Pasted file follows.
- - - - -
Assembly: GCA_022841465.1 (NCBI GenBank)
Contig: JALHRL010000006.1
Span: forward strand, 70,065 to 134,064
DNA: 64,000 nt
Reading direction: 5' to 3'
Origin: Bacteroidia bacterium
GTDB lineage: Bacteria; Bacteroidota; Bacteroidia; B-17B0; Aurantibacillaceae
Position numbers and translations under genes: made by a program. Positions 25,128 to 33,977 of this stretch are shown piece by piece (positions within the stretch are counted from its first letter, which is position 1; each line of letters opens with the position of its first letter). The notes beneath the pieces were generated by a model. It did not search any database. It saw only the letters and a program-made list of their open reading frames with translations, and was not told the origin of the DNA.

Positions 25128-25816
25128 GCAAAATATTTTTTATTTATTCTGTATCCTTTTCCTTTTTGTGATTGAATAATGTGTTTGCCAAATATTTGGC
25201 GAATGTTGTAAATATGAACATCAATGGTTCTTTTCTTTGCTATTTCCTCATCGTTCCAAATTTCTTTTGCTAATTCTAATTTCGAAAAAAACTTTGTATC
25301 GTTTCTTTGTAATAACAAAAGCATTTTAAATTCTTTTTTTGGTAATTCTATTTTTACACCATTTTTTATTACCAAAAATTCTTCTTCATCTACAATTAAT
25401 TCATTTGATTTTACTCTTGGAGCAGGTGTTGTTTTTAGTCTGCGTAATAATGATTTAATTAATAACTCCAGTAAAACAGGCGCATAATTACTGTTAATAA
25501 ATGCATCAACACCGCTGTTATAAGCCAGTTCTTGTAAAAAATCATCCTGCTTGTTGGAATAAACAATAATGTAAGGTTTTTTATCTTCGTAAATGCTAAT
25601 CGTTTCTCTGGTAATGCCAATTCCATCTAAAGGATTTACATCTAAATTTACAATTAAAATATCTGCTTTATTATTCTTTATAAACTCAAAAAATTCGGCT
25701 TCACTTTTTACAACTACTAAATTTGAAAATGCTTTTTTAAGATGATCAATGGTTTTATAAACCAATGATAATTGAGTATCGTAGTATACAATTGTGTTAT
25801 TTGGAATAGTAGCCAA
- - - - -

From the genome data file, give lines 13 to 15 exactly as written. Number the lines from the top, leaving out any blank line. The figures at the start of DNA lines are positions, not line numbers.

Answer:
25401 TCATTTGATTTTACTCTTGGAGCAGGTGTTGTTTTTAGTCTGCGTAATAATGATTTAATTAATAACTCCAGTAAAACAGGCGCATAATTACTGTTAATAA
25501 ATGCATCAACACCGCTGTTATAAGCCAGTTCTTGTAAAAAATCATCCTGCTTGTTGGAATAAACAATAATGTAAGGTTTTTTATCTTCGTAAATGCTAAT
25601 CGTTTCTCTGGTAATGCCAATTCCATCTAAAGGATTTACATCTAAATTTACAATTAAAATATCTGCTTTATTATTCTTTATAAACTCAAAAAATTCGGCT